Philosophers in Conversation: Interviews from the Harvard Review of Philosophy
by Thomas Scanlon, Phineas S. Upham
This volume brings together for the first time thirteen recent interviews with the brightest names in contemporary philosophy, including W.V.O. Quine, Richard Rorty, Stanley Cavell, Hilary Putnam, as well as the only known interview with John Rawls. The pieces are culled from the Harvard Review of Philosophy, which has operated at the core of Harvard’s Philosophy Department since 1991. Covering wide range of topics from the philosophy of law to logic to metaphysics to literature, the interviews provide a fascinating introduction to some of the most influential thinkers of the day. The book also includes an introduction by Thomas Scanlon. Interviews with Henry Alison, Stanley Cavell, Alan Dershowitz, Cora Diamond, Umberto Eco, Harvey C. Mansfield, Jr., Alexander Nehemas, Hilary Putnam, W.V. Quine, John Rawls, Richard Rorty, Michael Sandel, Cornel West
“Ecology Asia draws attention to the plight of Southeast Asia’s wildlife and degraded environment.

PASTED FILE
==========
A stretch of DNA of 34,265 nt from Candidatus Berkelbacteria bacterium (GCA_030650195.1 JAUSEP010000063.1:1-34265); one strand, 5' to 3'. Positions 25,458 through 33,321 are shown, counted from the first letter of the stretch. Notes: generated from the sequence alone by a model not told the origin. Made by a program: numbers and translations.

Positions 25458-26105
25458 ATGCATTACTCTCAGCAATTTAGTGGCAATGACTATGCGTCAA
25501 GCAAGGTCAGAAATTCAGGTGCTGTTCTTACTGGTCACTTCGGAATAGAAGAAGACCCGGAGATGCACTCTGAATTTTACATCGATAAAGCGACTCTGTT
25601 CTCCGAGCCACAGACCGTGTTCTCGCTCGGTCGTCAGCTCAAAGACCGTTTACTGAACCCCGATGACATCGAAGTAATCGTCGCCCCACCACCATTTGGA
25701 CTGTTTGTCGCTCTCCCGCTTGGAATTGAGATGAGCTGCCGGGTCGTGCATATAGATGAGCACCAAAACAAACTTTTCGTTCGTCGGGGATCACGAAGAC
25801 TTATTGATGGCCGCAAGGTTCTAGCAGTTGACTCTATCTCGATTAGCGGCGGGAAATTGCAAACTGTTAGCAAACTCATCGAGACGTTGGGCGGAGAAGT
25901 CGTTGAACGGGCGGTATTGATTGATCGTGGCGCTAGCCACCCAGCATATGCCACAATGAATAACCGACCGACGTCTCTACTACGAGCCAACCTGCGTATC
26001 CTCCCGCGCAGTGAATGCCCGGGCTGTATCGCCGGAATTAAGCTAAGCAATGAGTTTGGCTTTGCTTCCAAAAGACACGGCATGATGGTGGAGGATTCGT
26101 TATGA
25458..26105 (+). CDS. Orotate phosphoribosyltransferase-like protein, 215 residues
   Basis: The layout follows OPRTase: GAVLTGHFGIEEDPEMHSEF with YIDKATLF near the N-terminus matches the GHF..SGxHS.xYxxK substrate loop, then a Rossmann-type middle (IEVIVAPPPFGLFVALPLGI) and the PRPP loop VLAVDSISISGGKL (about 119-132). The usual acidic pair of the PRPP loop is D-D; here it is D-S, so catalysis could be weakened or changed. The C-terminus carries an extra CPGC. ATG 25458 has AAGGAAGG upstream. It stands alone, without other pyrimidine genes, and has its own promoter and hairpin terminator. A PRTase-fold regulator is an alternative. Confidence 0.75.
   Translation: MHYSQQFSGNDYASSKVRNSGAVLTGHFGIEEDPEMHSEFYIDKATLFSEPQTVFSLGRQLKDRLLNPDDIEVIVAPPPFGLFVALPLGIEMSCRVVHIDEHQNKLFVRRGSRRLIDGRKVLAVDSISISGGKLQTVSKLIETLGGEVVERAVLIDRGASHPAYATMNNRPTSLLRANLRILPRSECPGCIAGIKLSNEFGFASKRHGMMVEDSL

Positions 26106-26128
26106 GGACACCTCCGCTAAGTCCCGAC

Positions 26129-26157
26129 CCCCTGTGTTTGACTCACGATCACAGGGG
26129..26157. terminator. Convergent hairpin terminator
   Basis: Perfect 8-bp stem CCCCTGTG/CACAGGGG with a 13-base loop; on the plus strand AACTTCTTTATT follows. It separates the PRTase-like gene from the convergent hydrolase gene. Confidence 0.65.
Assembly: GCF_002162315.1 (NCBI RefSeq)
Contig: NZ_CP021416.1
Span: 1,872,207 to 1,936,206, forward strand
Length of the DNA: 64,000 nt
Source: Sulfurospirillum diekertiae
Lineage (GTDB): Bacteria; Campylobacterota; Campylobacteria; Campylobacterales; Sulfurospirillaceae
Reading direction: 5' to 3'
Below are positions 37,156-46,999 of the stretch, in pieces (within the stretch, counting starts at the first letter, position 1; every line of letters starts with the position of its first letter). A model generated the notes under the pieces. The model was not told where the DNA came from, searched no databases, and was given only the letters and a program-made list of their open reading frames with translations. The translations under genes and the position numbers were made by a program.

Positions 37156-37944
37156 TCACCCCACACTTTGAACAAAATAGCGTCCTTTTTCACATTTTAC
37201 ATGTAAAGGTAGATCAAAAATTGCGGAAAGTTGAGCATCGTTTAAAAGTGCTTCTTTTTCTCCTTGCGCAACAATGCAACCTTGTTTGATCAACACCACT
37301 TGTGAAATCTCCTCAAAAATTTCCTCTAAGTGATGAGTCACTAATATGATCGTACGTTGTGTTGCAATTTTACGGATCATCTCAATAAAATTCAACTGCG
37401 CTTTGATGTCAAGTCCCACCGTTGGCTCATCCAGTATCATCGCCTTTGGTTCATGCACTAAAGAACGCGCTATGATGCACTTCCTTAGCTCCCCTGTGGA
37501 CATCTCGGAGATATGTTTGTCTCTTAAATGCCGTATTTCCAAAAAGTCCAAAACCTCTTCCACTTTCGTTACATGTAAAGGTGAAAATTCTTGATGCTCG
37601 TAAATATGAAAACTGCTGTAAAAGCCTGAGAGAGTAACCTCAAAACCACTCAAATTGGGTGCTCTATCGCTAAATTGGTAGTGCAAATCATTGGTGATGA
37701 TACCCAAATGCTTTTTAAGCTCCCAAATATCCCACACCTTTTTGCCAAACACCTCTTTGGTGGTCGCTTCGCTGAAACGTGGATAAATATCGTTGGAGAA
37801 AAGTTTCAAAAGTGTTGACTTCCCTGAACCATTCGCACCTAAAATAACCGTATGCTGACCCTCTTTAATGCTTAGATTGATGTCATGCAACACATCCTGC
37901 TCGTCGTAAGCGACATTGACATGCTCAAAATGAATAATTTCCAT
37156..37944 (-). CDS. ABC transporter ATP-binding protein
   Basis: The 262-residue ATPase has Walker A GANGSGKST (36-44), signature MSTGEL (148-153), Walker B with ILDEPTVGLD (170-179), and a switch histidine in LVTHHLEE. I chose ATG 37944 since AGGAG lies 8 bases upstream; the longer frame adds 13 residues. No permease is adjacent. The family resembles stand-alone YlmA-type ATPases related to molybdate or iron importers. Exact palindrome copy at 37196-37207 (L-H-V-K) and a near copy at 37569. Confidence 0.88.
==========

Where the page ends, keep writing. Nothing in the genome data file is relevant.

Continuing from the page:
In the Eco-news section there’s thousands of cloned news articles, rescued from oblivion and archived by country and category. These articles are used extensively by school and university students for their assignments.
Check out Eco-focus for factsheets on hundreds of fascinating species of vertebrate, with all photos taken in natural habitats. And in Eco-location you can read about selected areas rich in fauna and flora.”
The charming Spectacled Langur has dark grey to blackish fur, becoming lighter grey on the crown. The skin on the face is dark grey, the chin and lips pinkish, and the eyes surrounded with a thick white ring. The young are bright yellow. The species occurs in a variety of habitats including coastal and riverine forests. […]
Malayan Soft-shell Turtle
The Malayan Soft-shell Turtle is wide-ranging from Burma, Thailand and Indochina to Peninsular Malaysia, Singapore, Borneo, Sumatra and Java. […]
Mount Kinabalu National Park
At 4101 metres Mount Kinabalu is the highest peak in Southeast Asia (excluding New Guinea), and one of the youngest, having been formed in the last few million years. Its core is formed of hard, silica-rich igneous rocks (mainly granite and granodiorite), however there are significant ultramafic zones (i.e. rock formations low in silica content). The resistance of these rock types to weathering has given rise to a dramatic summit dominated by a series of treacherous, jagged peaks carved during the last ice age around 10,000 years ago. […]